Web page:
Moon Living Abroad in Japan
By Ruthy Kanagy
Third Edition, March 2013
Price: $19.99 USD
Born in Tokyo and raised in Hokkaido, Ruthy Kanagy is an expert on Japanese culture. In Moon Living Abroad in Japan, Kanagy lends her insight on how to navigate the language and culture of Japan, outlining all the information needed in a smart, organized, and straightforward manner. Whether it’s an apartment in Tokyo or a mountain retreat in Nagano, there’s a place that matches your budget, needs, and dreams—and Kanagy uses her firsthand knowledge of Japan to ensure that you have all the tools you need to obtain visas, arrange your finances, find employment, and choose schools for your kids.
Packed with essential information and must-have details on setting up daily life, plus extensive color and black and white photos, illustrations, and maps, Moon Living Abroad in Japan will help you find your bearings as you settle into your new home and life abroad.
What’s inside Moon Living Abroad in Japan
Here’s what author Ruthy Kanagy loves about Japan:
- Nadeshiko Japan, the women’s national soccer team, winning the 2011 World Cup and galvanizing the country.
- That ramen noodle shops have distinctive flavors in each region.
- The Astro Boy melody from the ’60s at Takada-no-baba station in Tokyo, which signals the closing train doors.
- Trains arriving on time—and during rush hour, conductors helping to push people on.
- Food carts on long-distance trains, which offer coffee, boxed lunches, and frozen mikan (mandarin oranges) in summer.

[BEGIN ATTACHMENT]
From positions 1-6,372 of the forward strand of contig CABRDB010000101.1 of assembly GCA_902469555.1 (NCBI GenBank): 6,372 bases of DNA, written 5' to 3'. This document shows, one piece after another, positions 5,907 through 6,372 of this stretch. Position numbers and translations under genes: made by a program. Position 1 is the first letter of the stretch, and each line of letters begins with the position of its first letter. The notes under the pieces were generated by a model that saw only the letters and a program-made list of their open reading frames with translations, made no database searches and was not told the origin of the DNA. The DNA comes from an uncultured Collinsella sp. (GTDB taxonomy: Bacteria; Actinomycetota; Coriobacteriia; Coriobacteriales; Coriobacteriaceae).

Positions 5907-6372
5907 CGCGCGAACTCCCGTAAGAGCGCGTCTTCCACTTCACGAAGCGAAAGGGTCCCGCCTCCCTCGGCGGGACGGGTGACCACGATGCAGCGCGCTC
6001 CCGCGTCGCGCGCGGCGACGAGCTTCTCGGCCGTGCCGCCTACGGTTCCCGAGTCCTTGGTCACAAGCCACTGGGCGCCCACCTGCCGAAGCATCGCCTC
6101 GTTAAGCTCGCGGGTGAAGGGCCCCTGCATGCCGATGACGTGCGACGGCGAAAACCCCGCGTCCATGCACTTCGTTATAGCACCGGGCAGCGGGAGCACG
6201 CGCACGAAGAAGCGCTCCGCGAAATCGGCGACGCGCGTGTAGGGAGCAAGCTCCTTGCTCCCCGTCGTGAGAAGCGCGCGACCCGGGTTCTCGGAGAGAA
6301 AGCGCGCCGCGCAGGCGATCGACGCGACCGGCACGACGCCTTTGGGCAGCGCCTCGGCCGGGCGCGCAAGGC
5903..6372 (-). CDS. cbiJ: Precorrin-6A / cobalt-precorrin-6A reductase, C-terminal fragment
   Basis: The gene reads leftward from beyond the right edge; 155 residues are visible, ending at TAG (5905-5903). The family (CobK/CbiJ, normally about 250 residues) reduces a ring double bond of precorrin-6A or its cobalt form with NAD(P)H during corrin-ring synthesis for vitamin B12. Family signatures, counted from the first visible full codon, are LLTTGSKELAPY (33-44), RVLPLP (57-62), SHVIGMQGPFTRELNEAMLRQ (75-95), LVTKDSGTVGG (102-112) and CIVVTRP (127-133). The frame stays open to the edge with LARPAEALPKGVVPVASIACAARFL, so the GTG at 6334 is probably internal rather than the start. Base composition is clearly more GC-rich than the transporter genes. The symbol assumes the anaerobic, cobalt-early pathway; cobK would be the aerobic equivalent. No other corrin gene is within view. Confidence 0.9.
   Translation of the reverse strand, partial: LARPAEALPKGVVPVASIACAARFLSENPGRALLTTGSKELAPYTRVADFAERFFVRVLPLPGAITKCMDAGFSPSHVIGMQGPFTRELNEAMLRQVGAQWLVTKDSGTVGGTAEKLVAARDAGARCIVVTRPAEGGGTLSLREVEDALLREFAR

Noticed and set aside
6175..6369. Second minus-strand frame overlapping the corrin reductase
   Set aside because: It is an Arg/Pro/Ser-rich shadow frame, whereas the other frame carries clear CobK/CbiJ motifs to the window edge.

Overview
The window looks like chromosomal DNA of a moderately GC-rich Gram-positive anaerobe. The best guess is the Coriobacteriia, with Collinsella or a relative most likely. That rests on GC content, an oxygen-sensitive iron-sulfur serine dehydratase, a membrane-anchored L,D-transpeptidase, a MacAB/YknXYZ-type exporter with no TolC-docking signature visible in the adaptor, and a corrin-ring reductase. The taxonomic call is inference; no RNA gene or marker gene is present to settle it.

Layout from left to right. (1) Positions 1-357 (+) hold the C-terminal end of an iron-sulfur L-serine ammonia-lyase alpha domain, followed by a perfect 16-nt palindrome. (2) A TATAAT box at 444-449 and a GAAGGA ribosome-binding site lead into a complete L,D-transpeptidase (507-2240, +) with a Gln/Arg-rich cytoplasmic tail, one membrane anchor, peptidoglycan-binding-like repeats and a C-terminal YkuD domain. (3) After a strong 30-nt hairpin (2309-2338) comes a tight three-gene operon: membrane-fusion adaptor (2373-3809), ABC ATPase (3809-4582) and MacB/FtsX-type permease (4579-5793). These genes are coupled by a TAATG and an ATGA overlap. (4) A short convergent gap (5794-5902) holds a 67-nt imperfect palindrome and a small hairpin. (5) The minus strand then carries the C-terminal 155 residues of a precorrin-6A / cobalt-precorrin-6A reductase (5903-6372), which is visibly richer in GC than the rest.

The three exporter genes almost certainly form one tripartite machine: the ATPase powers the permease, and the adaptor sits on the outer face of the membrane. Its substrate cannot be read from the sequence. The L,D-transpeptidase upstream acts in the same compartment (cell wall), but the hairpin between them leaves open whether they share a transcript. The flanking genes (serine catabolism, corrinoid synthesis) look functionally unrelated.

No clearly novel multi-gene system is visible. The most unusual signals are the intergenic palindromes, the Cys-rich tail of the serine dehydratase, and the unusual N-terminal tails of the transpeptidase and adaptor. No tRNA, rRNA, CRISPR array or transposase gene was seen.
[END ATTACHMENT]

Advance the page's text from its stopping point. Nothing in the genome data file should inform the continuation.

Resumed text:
- That political campaigns last only two weeks—by law.
- Omoiyari—people who put the welfare of others before their own comfort.
- The hearty “Irasshaimase” and “Arigatoo gozaimasu” by the entire staff to welcome customers in banks, stores, restaurants, and hotels.
- Quiet gardens and parks, where grandparents walk with their grandchildren.
- Sinking into an outdoor onsen (hot springs) and gazing up at snow-covered mountains.
- Sipping matcha (powdered green tea) and nibbling on a sweet in a Japanese garden.
- That konbini (convenience stores) are truly convenient, with 10 kinds of salads, 20 kinds of onigiri (rice balls), and 30 kinds of entrées.
- Vending machines everywhere with hot and cold drinks, corn soup, sake, and beer.
- Half-off sushi, sashimi, and deli items, 30 minutes before closing at supermarkets.
- Temple bells ringing in the New Year with 108 gongs, along with sweet amazake to drink.
Excerpted from the Third Edition of Moon Living Abroad in Japan.
Ruthy Kanagy was born in Tokyo and grew up on both sides of the Pacific Ocean. After finishing high school in Japan and higher education in the United States, Ruthy taught English and Japanese language and culture for 22 years at universities in the United States and Japan. She also translated a Japanese children’s book, The Park Bench.
When she started cycling in earnest in 2000, she discovered the joy of traveling under her own power, without reliance on fossil fuels. A highlight was touring Hokkaido, the northern island of Japan—exploring her roots and visiting the places her family had lived when she was young. The mountains, caldera lakes, hot springs, rugged seacoast, and wildflowers were just as she remembered.
In 2006, Ruthy organized Japan Cycle Tours to introduce cyclists to Hokkaido, Tokyo, Kyoto, and other areas. She is convinced that encountering new cultures on a bicycle makes you more approachable and brings you closer to local people. Currently, Ruthy is a bicycle travel consultant at Green Gear Cycling/Bike Friday, builders of custom, high-performance bicycles that pack into a suitcase for air travel. Her job is to help people design the bikes they need for adventures around the world. She is also studying French and Korean in hopes of further exploring the globe by pedal power.
Other than annual trips to Japan, Ruthy calls Eugene, Oregon home; her daughters and grandson live in New York City.